The seamless supply chain - the predator's strategic advantage

The seamless supply chain - the predator's strategic advantage It is no longer sufficient for a winning organisation to operate in isolation, however effective it may be in performing its core business. To survive, let alone win, it must be part of one or more supply chains producing world class performance. Each company in the chain must be internally "lean" but additionally must operate in a "seamless" environment in which all information relevant to the efficient operation of the total system is available on time and in an undistorted form. The term "predator" has been coined in the literature to describe the supply chain leader with the vision, drive, and determination to re-engineer the entire supply chain so as to satisfy end-customer needs. The paper reviews the techniques available to "predators" seeking to gain competitive advantage for their supply chains, including industrial engineering, operations engineering, production engineering, and information technology. Not all conceivable improvements can be implemented overnight, however desirable they might appear, hence the advocacy of simulation models within a decision support system so that top management can prioritise proposed Improvement Programmes against the relevant performance metric. In the example used to indicate the approach, the technological, organisational, and attitudinal problems to be solved by top management in achieving the seamless supply chain are all highlighted. http://www.deepdyve.com/assets/images/DeepDyve-Logo-lg.png International Journal of Technology Management Inderscience Publishers

The seamless supply chain - the predator's strategic advantage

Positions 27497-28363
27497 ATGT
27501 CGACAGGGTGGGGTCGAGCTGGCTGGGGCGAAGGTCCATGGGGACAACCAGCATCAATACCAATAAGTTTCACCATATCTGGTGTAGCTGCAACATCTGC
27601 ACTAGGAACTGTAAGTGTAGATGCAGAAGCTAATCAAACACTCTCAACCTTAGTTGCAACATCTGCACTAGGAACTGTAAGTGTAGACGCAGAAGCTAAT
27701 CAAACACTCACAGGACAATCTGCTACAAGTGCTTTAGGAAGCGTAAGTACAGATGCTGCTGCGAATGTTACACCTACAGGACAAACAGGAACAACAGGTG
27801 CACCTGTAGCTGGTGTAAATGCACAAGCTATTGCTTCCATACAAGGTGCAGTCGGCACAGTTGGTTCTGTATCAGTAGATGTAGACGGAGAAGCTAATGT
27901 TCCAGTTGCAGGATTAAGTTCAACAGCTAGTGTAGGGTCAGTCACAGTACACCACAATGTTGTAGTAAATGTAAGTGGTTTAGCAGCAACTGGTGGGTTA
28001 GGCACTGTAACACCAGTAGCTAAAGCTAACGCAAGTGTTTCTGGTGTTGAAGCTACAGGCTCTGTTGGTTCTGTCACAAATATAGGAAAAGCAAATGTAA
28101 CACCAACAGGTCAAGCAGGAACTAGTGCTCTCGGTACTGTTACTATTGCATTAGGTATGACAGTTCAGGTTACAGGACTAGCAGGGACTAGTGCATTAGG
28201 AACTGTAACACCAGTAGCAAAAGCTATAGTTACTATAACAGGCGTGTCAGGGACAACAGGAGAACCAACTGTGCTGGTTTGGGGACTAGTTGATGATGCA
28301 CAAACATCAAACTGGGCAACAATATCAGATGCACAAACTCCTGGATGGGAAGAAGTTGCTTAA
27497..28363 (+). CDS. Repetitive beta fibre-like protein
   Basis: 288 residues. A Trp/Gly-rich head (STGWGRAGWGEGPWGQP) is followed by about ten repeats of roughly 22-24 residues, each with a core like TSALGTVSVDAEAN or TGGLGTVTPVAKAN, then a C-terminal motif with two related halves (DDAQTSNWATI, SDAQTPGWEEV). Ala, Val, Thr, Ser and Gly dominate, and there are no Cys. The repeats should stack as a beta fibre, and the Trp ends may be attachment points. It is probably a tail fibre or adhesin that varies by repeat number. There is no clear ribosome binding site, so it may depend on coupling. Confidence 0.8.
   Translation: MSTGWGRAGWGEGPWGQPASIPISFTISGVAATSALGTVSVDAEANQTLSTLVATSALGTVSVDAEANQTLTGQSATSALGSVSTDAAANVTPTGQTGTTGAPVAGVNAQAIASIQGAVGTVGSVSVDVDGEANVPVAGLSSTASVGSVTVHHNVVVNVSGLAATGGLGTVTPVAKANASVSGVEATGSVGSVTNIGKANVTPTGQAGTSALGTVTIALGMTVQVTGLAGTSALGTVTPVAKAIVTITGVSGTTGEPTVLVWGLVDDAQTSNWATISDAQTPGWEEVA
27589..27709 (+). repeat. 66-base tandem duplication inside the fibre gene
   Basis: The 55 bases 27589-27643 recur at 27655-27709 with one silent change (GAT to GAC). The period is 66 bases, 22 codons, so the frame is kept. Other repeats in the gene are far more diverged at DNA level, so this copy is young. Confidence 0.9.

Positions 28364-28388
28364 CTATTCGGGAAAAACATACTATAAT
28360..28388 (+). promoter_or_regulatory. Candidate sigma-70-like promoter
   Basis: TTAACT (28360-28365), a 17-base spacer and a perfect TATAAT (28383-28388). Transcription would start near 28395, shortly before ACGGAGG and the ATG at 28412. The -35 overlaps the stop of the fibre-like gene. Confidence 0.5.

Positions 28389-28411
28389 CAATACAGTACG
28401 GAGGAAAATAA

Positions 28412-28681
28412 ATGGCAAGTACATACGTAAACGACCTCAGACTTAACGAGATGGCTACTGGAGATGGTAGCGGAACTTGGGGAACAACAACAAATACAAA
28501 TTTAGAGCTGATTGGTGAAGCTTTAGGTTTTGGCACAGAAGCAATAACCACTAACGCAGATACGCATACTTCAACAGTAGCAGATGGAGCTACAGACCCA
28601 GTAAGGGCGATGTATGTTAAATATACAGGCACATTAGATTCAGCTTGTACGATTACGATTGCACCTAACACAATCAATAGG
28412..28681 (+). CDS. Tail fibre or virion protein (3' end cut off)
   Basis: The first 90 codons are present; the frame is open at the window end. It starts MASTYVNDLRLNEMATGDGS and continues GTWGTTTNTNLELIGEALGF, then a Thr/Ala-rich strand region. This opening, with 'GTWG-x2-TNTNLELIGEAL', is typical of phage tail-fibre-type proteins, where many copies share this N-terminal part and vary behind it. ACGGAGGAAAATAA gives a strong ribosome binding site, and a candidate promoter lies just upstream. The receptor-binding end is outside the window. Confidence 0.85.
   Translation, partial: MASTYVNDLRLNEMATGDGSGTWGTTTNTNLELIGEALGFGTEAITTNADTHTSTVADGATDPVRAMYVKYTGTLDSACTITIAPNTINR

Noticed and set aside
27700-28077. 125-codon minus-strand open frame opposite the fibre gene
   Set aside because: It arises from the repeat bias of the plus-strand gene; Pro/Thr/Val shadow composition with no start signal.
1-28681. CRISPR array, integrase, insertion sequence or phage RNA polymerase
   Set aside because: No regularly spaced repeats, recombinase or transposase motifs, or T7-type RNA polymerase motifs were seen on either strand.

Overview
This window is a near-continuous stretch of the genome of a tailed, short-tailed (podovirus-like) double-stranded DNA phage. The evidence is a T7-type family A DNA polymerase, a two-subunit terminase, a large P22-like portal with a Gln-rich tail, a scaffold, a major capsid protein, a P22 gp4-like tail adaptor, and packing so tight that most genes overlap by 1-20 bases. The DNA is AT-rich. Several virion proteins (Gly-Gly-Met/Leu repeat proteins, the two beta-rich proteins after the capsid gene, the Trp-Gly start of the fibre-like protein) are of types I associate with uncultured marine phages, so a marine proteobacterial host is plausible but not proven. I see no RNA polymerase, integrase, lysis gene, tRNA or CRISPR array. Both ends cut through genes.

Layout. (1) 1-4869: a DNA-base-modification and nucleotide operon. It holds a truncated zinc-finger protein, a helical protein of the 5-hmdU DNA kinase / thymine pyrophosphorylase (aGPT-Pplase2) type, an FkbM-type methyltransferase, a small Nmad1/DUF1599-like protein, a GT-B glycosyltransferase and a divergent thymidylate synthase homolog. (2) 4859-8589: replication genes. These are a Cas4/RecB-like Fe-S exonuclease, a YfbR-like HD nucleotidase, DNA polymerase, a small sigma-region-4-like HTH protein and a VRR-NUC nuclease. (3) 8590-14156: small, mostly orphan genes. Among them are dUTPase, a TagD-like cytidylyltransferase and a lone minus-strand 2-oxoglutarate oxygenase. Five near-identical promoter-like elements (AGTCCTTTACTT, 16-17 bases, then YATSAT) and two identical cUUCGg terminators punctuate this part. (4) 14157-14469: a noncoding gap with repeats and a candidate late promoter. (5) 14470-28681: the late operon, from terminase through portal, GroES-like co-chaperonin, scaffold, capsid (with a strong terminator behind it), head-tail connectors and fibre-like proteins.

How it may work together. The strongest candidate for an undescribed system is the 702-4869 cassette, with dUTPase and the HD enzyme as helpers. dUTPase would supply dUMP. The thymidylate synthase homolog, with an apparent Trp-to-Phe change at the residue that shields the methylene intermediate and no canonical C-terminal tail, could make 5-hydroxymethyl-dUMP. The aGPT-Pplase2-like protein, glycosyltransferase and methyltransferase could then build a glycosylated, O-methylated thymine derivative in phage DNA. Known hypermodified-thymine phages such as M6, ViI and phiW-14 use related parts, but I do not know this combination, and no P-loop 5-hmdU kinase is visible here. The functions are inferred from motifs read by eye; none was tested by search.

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Publisher
Inderscience Publishers
Copyright
Copyright © Inderscience Enterprises Ltd. All rights reserved
ISSN
0267-5730
eISSN
1741-5276
Publisher site
See Article on Publisher Site

Abstract

It is no longer sufficient for a winning organisation to operate in isolation, however effective it may be in performing its core business. To survive, let alone win, it must be part of one or more supply chains producing world class performance. Each company in the chain must be internally "lean" but additionally must operate in a "seamless" environment in which all information relevant to the efficient operation of the total system is available on time and in an undistorted form. The term "predator" has been coined in the literature to describe the supply chain leader with the vision, drive, and determination to re-engineer the entire supply chain so as to satisfy end-customer needs. The paper reviews the techniques available to "predators" seeking to gain competitive advantage for their supply chains, including industrial engineering, operations engineering, production engineering, and information technology. Not all conceivable improvements can be implemented overnight, however desirable they might appear, hence the advocacy of simulation models within a decision support system so that top management can prioritise proposed Improvement Programmes against the relevant performance metric. In the example used to indicate the approach, the technological, organisational, and attitudinal problems to be solved by top management in achieving the seamless supply chain are all highlighted.

Journal

International Journal of Technology ManagementInderscience Publishers

Published: Jan 1, 1997

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